3. The importance of status may have prevented Henry from contemplating such an order – archers were not meant to take part in the melee after all.
I’m trying to find examples of where the archers were actually called upon to fight in a melee. 
Also I have been puzzling over why the French men-at-arms did not attack the archers. As they were on foot they would not have been prevented too much by the stakes. Curry thinks that the weight of archery kept them away. However, the cavalry were not expected to be prevented by this and it seems that less damage would have been done to the men-at-arms. I think it wasn’t because they couldn’t do it, but because they wanted to take on their opposite numbers. By the time they had reached the English lines the means to win the battle was not to destroy the archers, but to defeat the English men-at-arms, and in particular attempt to kill or capture their leaders. 
There was probably also a status issue as well. After all the cavalry sent to attack the archers were the varlets, not mounted men-at-arms. It was beneath the French men-at-arms to fight the archers hand to hand. If they had done so they would no doubt have scattered them quite easily and possibly been able to envelop the English. It is apparent that this tactic never really occured to the French in this period.

Agincourt gamebook progress

There it is I’ve named it, my top secret project. Well we’ll see how it goes. After having started work on this I’m not that worried that anyone will actually come and steal the idea of creating a gamebook surrounding the role of Henry V at the battle of Agincourt. I have now pretty much finished my initial research into the battle, and I have a list of the key decision points for Henry. Many of these are actually to do with how he set things up. Once the battle is under way there is very little means for a general in such times to change things. However, I am planning to keep the action going here with the option for Henry to become involved in the fighting, which according to a number of sources, he actively was. For instance there is speculation that his crowned helmet was damaged by the Duke of Alencon, while other sources describe him attempting to protect his younger brother, Humphrey, Duke of Gloucester, who had been wounded. So there might be an opportunity here to add a certain personal level of fighting role-play for Henry.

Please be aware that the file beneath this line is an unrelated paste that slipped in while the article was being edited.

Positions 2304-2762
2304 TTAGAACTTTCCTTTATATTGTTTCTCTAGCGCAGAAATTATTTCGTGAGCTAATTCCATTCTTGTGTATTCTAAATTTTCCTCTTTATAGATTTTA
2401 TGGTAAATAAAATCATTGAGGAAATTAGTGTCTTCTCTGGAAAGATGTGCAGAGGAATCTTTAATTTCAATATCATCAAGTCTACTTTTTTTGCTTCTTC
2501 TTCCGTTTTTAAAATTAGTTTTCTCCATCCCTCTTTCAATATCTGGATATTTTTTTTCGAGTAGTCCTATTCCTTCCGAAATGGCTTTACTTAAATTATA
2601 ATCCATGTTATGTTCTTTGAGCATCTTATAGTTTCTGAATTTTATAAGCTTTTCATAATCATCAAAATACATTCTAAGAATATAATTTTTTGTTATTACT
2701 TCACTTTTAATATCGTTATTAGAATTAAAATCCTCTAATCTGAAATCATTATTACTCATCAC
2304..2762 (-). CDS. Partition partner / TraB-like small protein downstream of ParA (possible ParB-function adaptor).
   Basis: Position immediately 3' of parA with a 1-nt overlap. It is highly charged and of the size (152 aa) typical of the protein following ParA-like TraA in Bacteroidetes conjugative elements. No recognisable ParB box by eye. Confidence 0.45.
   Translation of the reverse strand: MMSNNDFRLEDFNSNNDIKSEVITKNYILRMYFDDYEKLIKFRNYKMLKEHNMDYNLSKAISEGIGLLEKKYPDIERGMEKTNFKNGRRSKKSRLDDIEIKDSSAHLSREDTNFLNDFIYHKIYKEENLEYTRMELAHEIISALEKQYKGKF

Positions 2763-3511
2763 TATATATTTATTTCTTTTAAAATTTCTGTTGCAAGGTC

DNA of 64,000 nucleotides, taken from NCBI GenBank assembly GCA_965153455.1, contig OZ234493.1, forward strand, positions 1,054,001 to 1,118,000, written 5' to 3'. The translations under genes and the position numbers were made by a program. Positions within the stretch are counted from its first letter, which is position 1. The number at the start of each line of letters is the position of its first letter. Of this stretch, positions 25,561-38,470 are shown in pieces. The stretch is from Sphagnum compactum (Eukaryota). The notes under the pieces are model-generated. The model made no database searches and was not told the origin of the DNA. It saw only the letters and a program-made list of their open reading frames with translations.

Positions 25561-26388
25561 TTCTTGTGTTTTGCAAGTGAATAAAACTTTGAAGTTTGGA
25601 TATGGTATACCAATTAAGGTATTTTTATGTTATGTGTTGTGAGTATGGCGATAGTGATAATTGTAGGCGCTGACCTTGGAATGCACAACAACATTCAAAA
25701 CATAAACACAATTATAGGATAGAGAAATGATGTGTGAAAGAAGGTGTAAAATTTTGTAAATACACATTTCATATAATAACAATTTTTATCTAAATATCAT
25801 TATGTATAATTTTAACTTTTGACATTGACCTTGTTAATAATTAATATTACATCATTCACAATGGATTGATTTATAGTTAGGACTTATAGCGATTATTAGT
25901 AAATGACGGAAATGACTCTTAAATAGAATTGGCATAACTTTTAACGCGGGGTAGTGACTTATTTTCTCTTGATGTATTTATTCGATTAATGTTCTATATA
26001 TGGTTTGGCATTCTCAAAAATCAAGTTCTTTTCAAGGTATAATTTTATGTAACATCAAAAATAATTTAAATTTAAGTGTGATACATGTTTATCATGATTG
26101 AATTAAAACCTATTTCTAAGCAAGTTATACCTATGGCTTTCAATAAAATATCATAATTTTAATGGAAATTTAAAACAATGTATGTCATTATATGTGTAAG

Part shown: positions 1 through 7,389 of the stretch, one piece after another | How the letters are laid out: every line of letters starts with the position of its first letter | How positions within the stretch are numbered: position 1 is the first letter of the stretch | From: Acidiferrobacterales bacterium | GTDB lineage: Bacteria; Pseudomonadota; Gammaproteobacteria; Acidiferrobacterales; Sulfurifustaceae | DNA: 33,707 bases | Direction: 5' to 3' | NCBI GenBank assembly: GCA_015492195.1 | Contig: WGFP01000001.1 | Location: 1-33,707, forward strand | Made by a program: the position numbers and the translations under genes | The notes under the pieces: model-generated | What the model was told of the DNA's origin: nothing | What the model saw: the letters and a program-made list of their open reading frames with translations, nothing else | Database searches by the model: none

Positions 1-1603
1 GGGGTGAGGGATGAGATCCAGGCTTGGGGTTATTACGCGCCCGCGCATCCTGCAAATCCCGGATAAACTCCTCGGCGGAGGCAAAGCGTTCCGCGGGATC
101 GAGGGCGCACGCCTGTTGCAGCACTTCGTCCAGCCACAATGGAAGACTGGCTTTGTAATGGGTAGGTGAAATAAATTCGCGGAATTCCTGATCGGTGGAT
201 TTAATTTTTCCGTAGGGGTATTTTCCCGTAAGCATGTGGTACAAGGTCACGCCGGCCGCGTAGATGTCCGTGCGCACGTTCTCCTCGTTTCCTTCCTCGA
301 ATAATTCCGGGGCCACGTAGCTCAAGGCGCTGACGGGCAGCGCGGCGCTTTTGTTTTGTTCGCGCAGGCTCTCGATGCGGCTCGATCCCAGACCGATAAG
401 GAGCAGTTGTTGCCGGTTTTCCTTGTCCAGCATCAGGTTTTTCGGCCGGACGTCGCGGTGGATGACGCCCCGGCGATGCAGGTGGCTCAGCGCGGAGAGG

Deciding a structure for working out the different strands has beend difficult. I started off with the Novel Writing software I use, but this has proved difficult to keep track of. Instead I am using a simple spreadsheet solution I found at this Gamebook Library site. I might actually go straight from there to writing the book in html once I have the structure worked out. 

Roger Draper research

I have found a real wealth of source material regarding the medieval history of St Albans and the surrounding areas. It seems that a large amount of local history information is available at a publicly funded website: This includes a detailed history for St Albans, and also the surrounding parishes and the overarching hundred in which St Albans lay – the Cashio hundred. Now I just have to read it all! 

I am also working on the Agincourt project. I have nearly finished Anne Curry’s book, and have begun listing the key events in the Novel writing software I use. Once I have the bare bones of events that happened, I will start thinking about the what-if options and determine how many extra events I need to include. Hopefully after that, actually writing it shouldn’t take too long.